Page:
529 college savings plans: What you should know
Do you contribute to a 529 plan?
A few weeks ago during our show on college and student debt we had a segment on 529s. Those are the college savings plans named after the tax code. We got a lot of follow-up questions after it aired and we invited Kimberly Lankford back to answer them. She contributes to Kiplinger's Personal Finance.
A few listeners wrote in to ask what the better way to save for college is -- 529 or a Roth IRA?
"Both of them can be good ways to save for college. The Roth definitely has some benefits because it can do double duty. So if you're kind of struggling to find enough money to save for both college and retirement or if you're not sure if your kids are going to go college or not, a Roth is a good way to save. I mean, the money goes in after tax, but can be used tax-free for retirement. But they key thing for college is that you can access your contributions -- tax- and penalty-free -- at any age. So you have to be 59.5 to be able to get those earnings tax-free. But when your kids are in college, that could be a good time to withdraw some of that money tax and penalty free that you've put in. Just those contributions," says Lankford.
Lankford says the problem with a Roth is that you can only invest up to $5,500 a year currently or $6,500 if you're 50-plus. So you don't have a lot of money getting those benefits. She says if you do have enough money to be able to save in both a Roth and a 529, you'll get extra benefits from that.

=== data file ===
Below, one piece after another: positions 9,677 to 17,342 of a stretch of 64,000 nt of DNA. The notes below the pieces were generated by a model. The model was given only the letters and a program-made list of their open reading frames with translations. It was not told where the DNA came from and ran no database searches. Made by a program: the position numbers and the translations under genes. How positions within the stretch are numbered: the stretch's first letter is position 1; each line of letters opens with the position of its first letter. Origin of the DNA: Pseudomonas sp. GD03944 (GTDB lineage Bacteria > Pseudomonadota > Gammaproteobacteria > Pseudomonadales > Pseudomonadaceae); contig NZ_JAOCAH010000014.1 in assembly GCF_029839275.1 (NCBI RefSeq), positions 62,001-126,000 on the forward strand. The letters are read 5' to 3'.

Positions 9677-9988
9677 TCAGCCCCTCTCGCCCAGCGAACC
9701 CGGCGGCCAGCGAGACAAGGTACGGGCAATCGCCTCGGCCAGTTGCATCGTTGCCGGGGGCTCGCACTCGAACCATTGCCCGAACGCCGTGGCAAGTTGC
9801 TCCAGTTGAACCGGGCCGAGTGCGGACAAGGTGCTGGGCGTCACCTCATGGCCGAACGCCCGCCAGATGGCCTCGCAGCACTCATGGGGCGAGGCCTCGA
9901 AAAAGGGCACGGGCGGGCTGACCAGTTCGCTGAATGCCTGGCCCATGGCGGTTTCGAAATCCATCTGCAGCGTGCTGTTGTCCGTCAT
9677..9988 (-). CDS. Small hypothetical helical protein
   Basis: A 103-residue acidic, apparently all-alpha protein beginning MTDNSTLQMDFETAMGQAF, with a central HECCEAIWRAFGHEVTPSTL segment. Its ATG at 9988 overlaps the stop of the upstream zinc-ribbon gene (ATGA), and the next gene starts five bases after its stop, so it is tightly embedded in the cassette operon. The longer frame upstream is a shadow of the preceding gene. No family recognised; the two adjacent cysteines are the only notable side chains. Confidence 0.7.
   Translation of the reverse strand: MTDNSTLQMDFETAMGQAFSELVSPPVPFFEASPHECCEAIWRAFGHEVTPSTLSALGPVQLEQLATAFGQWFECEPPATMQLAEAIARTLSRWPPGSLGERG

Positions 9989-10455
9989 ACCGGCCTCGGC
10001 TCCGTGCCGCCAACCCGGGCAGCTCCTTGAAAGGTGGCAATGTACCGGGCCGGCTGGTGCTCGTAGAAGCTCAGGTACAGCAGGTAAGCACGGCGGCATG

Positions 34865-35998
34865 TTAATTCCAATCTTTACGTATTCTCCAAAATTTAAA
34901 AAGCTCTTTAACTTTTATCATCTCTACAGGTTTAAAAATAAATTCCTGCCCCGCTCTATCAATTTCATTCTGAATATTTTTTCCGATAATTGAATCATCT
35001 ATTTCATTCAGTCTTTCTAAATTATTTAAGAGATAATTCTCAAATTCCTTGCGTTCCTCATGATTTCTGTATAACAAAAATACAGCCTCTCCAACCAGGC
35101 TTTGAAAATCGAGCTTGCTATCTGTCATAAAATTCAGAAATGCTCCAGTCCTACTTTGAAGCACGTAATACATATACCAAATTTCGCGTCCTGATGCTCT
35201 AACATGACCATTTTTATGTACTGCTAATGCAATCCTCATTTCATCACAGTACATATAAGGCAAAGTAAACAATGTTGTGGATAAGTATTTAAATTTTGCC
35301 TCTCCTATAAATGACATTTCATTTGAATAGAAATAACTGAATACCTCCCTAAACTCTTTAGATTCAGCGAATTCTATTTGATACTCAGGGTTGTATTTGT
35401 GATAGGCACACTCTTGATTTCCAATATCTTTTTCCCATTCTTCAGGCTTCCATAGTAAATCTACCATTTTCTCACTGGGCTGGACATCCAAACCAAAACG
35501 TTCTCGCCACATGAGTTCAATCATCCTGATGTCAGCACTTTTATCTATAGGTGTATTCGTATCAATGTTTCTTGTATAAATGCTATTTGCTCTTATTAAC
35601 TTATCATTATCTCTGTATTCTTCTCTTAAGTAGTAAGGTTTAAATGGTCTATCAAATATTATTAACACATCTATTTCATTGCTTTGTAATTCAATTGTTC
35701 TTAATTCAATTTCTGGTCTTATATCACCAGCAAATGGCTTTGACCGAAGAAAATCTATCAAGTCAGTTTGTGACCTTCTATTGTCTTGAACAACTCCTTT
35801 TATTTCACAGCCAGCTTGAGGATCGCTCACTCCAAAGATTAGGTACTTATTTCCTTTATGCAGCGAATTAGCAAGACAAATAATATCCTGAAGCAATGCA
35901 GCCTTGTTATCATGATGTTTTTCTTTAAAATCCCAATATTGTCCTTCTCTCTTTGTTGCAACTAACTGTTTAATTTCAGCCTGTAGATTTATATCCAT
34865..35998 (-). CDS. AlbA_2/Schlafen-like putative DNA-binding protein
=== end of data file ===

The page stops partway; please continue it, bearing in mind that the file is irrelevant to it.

"The 529 let's you save tax-deferred. You can use the money tax-free for college costs and in about two-thirds of the states you get a state income tax deductions for your contributions, which you don't get with a Roth IRA," says Lankford.
If you know that your child is going to college, Lankford says you should first take a look at what the 529 tax break is, what the income tax deduction is for your state. If it's a really valuable state tax deduction, you might want to go with the 529 plan. But if you're juggling trying to save for college and retirement, a Roth IRA might be your best option. Her advice: try to invest up to the tax deduction for the 529 and then consider the Roth IRA.
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A listener also wrote to us from Facebook wondering whether you should open more than one account for each kid or have one big account for everyone. Lankford says there are different philosophies, but she believes it's generally better to have separate accounts for each child -- especially if they are several years apart in age.
"As the child gets closer to college age, you're going to want to gradually shift that money to be more conservative. For the kids that are younger, you can keep that money more aggressively invested -- more stock funds versus fixed-income funds at that point, and gradually shift it. If you have a whole bunch of kids all lumped into one account, it's really hard to know how to adjust that money," says Lankford.
She says you want to make sure that you're not paying separate fees for each account that you open up. She says you should really take a look at how fees are assessed for the particular account you're looking at and make sure you're not being penalized for having a bunch of different accounts.
"The other good this is you can always make changes. So if you do end up contributing more money to one account than another -- or if you just end up having it all-in-one account to begin with and then realize you want to shift some to a younger child -- you can either change the beneficiary on that account or you can open a new account and transfer some of the money from the first account to the second one," says Lankford. "Also check on any fees that your 529 may assess for that, too. But it really is not that hard to shift the money from one child to another or one family member to another."
Lankford also answered a question from Colleen, who's preparing to send multiple children to college. She's been putting money into a 529 over the past few years. Her son will head off to college soon, and she's doubled the contribution. She's wondering if she's doing the right thing.